I have never seen stoppage-clearing drills conducted with the weapon turned sideways in front of a shooter’s face and I would consider it a major safety violation if an attempt was made. The tactically accepted workspace position of the pistol works for a variety of pistol manipulations, and is in a safe direction while allowing observation of the target area and the fastest return of the gun to the fight.

This cannot be said for weapons-in-front-of-the-face positions because the pistol blocks the target area, immediate action is limited, and the pistol must be reoriented to be brought back into the fight.

High inboard reloads create a significant safety violation.


Teamwork and two-man team tactics require tactically accepted work-station positions. When working within teams, high-position reloads are dangerous both on the range and operationally.

Techniques such as for sidestep drills, hi-low drills, and hi-low cuts aren’t just for SWAT or special operations teams, and some police departments are integrating shields at the patrol level.

The high reload position inevitably causes the pistol to be pointed at your partner or at the teammate on your right or left. Individual weapons-handling skills must integrate into our tactics, and we can’t allow regressive skills.

Proponents of these reloads have told me the technique is tactically acceptable because “We aren’t SWAT” or “We allow individual techniques,” or “We don’t work in teams.”

These arguments are narrow minded and ignore the reality that police officers, military members, and security personnel work in teams and groups. Police officers often work with partners and in teams, and are sent to violent calls with multiple officers.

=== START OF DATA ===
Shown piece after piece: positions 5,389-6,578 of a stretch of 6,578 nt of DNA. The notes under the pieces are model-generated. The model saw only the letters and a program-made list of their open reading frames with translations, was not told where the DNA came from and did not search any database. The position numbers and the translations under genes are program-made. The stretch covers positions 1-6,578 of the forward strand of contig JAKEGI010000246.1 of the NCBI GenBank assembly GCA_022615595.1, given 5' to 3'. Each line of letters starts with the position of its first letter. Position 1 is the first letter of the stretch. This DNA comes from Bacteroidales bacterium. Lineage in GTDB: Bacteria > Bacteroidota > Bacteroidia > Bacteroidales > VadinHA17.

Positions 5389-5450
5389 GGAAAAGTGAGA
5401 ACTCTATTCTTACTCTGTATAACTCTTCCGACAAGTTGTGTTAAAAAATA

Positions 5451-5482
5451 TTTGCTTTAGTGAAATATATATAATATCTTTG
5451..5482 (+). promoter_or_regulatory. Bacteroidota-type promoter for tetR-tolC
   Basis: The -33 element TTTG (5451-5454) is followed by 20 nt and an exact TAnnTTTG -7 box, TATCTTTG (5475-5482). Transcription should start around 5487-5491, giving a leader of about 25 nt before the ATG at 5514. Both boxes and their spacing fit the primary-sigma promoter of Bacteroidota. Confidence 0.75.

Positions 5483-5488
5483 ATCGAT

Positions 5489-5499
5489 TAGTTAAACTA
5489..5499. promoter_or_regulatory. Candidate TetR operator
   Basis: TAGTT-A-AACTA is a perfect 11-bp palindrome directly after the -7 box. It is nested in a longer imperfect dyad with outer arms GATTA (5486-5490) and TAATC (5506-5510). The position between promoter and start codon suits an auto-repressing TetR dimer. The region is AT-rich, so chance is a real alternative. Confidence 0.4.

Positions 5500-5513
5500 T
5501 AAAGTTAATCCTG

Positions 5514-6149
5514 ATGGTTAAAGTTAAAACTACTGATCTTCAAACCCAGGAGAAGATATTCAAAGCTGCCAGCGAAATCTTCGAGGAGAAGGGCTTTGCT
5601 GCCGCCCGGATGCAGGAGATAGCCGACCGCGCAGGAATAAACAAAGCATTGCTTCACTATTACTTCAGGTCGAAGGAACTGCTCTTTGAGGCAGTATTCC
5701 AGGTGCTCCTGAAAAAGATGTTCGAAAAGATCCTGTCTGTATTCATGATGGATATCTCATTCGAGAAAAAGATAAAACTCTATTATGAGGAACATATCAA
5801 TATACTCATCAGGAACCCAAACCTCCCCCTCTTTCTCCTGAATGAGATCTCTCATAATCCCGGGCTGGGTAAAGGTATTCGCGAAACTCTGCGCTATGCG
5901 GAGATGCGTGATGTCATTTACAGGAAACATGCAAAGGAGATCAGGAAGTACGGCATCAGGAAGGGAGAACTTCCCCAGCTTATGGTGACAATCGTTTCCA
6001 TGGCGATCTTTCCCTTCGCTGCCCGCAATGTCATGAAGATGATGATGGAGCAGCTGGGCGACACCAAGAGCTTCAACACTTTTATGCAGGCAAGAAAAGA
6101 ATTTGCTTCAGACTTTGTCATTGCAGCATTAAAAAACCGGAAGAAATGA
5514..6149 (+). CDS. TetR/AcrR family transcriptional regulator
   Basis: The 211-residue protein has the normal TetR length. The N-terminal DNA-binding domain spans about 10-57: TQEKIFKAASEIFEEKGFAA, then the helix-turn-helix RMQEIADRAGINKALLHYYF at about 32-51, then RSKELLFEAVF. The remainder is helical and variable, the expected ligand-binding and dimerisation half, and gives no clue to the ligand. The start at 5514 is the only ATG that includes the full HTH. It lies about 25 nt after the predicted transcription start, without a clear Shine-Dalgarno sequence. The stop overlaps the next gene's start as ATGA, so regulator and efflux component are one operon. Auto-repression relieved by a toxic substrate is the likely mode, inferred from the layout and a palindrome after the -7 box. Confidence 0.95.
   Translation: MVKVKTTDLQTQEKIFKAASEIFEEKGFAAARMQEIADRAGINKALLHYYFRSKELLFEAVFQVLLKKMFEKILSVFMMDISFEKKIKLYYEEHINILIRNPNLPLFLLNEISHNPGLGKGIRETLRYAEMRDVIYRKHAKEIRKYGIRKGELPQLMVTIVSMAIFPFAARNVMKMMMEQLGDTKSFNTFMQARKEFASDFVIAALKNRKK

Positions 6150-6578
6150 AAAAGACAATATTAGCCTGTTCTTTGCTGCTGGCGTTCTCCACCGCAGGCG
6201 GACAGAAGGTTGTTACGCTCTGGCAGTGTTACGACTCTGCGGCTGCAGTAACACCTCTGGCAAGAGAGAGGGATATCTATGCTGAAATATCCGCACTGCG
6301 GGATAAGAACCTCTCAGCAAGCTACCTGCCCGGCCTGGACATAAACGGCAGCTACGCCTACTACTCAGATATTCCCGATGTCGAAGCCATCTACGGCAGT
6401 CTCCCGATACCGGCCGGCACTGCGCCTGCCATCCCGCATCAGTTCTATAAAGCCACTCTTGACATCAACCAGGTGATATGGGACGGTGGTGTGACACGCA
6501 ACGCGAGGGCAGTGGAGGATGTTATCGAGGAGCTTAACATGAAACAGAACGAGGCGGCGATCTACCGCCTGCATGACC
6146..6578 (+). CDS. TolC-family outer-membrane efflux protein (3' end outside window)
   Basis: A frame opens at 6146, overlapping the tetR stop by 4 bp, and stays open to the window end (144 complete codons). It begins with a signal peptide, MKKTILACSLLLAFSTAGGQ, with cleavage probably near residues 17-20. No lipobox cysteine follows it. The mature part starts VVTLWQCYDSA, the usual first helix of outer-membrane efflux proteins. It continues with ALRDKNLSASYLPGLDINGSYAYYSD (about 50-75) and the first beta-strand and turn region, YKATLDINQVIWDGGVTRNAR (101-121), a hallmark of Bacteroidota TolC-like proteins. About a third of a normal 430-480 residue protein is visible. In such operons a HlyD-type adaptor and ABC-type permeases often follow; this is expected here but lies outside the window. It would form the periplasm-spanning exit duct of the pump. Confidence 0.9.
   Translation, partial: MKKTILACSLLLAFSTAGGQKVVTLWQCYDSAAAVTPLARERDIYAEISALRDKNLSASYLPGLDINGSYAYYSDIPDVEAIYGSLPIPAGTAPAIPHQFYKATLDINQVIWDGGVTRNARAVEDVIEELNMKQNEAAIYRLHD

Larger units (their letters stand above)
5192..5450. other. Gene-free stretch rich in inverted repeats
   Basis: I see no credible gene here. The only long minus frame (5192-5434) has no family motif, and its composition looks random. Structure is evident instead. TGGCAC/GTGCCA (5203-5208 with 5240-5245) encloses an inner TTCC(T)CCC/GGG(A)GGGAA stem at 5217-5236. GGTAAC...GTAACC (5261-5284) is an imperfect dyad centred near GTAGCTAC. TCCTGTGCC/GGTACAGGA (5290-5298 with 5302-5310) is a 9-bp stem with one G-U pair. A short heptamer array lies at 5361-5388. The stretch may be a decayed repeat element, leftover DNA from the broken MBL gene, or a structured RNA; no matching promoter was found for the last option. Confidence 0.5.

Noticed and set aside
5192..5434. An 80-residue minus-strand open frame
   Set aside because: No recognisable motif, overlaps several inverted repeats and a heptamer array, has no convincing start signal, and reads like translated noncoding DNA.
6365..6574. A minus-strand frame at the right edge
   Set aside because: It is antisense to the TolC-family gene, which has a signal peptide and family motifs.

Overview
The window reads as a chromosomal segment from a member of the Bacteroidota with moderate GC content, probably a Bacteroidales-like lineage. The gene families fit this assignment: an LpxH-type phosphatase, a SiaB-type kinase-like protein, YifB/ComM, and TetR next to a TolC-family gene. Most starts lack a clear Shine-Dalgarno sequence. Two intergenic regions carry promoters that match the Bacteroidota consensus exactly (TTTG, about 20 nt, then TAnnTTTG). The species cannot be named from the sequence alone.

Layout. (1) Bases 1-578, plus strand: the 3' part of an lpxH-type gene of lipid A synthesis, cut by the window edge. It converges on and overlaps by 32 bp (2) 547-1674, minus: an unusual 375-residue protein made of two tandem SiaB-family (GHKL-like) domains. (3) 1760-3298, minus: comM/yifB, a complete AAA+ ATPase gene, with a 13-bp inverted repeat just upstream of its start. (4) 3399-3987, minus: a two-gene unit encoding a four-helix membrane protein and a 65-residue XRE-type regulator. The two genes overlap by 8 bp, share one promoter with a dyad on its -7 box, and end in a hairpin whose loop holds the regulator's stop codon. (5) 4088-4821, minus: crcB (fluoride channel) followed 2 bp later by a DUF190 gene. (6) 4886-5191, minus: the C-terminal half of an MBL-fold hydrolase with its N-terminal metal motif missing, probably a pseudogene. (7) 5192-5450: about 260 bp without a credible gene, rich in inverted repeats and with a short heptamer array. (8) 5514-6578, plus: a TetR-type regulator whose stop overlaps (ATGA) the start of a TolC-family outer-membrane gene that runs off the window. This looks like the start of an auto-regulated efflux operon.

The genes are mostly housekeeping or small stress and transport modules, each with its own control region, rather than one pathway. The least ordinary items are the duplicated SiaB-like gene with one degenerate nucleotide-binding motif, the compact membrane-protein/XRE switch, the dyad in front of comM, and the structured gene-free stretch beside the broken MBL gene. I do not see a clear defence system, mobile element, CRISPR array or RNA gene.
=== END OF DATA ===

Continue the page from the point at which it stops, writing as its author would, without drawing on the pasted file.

Law enforcement officers are trained to initiate action against an active shooter in small groups, and with as few as two officers. If you think you don’t or shouldn’t form a team as soon as a few friendlies are there to help you, think again.

Team tactics are valuable, will increase your operational ability, and will save your life. You can’t place teammates in danger with your poor weapons handling. In any example, if you think you are exempt from tactically accepted and safe practices, you aren’t.


Our tactics, techniques, and procedures should be consolidated and simplified to increase operational effectiveness and safety. Real-world safety and muzzle control apply to both training and operations. There is no distinction between the two when it comes to weapons safety.

As I mentioned above, the tactically accepted, orthodox pistol reload and manipulation position is eight to ten inches in front of the center mass of your body with the weapon parallel to the deck and the weapon directed toward the threat.

In this position, emergency reloads, tactical reloads, and stoppage drills can all be conducted quickly and safely with our eyes remaining on the target area and keeping our weapon in the fight. When conducting reloads during two-man team tactics, the weapon cannot be brought toward the shooter’s body as it will endanger the teammate in front of the shooter. Under no circumstances can high reload positions be used because they cause the weapon to be pointed at our teammates.

We must recognize our world is ever changing and our tactics are always evolving. But this is one area of tactics that does not need to be changed. There is no reason to replace standard work-place positions with techniques providing no tactical benefit and only resulting in tactical problems and safety violations.

Keep your weapon on target and in the fight!